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The Irish World Transplant Games team Tony McLean/T. McLean Photography
South Africa

Irish team returns from World Transplant Games with 34 medals

In total, the team members won an impressive 12 gold medals, 10 silver and 12 bronze.

IRISH ATHLETES DID us proud at the World Transplant Games this week, winning a total of 34 medals – 12 of them gold.

The 24 athletes arrived home today from the 19th World Transplant Games in Durban, South Africa, with an impressive haul of 34 medals as well as treasured lifetime memories.

In total, they scooped 12 Gold, 10 Silver and 12 Bronze medals.

The team were greeted by delighted family, friends and supporters at the arrivals hall at Dublin Airport’s terminal two. Among them was Transplant Surgeon David Hickey from Beaumont Hospital, who had operated on some of the Irish transplant athletes.

The Irish team, ranging in age from 12 to 68, were placed 14th overall on the medals table at the games. They were amongst almost 1000 organ transplant recipients from 50 countries at the games.

The team members reported that the atmosphere was “electric” at the games, while the competition was “extremely tough” and the standards very high.

Team Ireland Manager, Colin White said:

Our hosts put on a spectacular week that brought together inspiring people from all over the world to celebrate the gift of life through sport and demonstrate that organ donation and transplantation works.


John Moran (54) from Glasnevin, Dublin, Tony Gartland (50) from Carlow and teenager Andrew Duncan (15) from Tipperary, a newcomer to the team, secured the most medals, winning four each.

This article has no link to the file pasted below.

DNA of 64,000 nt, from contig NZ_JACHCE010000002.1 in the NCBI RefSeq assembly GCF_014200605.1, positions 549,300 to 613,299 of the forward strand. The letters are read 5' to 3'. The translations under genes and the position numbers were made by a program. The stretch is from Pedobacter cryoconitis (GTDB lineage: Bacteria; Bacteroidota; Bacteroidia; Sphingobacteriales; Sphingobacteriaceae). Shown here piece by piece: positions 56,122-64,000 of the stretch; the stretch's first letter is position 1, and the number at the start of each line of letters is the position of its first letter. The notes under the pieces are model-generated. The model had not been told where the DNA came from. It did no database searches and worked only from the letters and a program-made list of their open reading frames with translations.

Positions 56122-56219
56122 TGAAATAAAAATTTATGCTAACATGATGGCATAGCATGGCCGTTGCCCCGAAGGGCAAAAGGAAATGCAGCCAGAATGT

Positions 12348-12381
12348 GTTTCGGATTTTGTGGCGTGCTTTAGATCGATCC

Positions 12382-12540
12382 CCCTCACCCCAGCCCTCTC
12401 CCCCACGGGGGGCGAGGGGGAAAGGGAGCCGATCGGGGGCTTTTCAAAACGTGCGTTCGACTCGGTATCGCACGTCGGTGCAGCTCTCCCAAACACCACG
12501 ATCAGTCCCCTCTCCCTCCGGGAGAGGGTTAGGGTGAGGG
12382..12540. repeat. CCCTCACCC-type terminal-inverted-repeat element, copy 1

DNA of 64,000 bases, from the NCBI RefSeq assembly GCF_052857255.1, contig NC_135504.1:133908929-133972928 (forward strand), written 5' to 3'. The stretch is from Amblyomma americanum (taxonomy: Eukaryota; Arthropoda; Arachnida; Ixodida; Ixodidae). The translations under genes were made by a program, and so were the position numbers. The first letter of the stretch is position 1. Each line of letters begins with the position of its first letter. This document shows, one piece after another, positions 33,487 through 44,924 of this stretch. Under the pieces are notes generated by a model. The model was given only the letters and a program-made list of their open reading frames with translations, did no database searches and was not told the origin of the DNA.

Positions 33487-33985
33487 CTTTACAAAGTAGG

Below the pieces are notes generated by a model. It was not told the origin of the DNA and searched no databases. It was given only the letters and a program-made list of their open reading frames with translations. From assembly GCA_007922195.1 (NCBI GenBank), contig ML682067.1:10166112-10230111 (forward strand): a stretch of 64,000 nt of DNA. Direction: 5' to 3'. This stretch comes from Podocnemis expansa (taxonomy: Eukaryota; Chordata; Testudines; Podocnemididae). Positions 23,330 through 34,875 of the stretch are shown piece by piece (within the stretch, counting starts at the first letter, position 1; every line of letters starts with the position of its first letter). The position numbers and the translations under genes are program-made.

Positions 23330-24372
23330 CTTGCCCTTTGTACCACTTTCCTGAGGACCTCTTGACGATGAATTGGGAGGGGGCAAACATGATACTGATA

The youngest member of the team, Oisin O’Gorman (12) from Waterford, secured a Gold in Badminton and two Bronze medals in the Long Jump and Ball Throw events (12-14 years).

Tony Gartland, the first person to undergo a liver transplant in Ireland, secured 1 Gold, 1 Silver and 2 Bronze medals and paid tribute to his deceased organ donor for his success.

Tipperary woman Sheila Gregan, who took the Gold medal in the virtual triathlon event and a Bronze medal in the 400m freestyle event, said “at the end of the day the reason I am here is down to my donor and the decision the donor family took to donate their loved ones organs. I find it difficult to articulate my gratitude in words so I honour my donor by using my body to the best of its abilities, through sport.”

Robbie Lyons (19) from Laois won a Bronze in the Long Jump event. Robbie, who broke a world record in the under 18’s Long Jump event at the previous World Transplant Games in Sweden two years ago, said “participating in the Games reminds me that being here is all down to my donor and their family’s decision to donate their family members’ organs.”

Team Captain Harry Ward from Baldoyle said:

It’s wonderful to be here with such a wonderful team and it’s fantastic to see them all competing to the best of their abilities.

For more information on the 19th World Transplant Games and Transplant Team Ireland, visit the team blog.

Read: Pride and anticipation as transplant athletes head to World Transplant Games>

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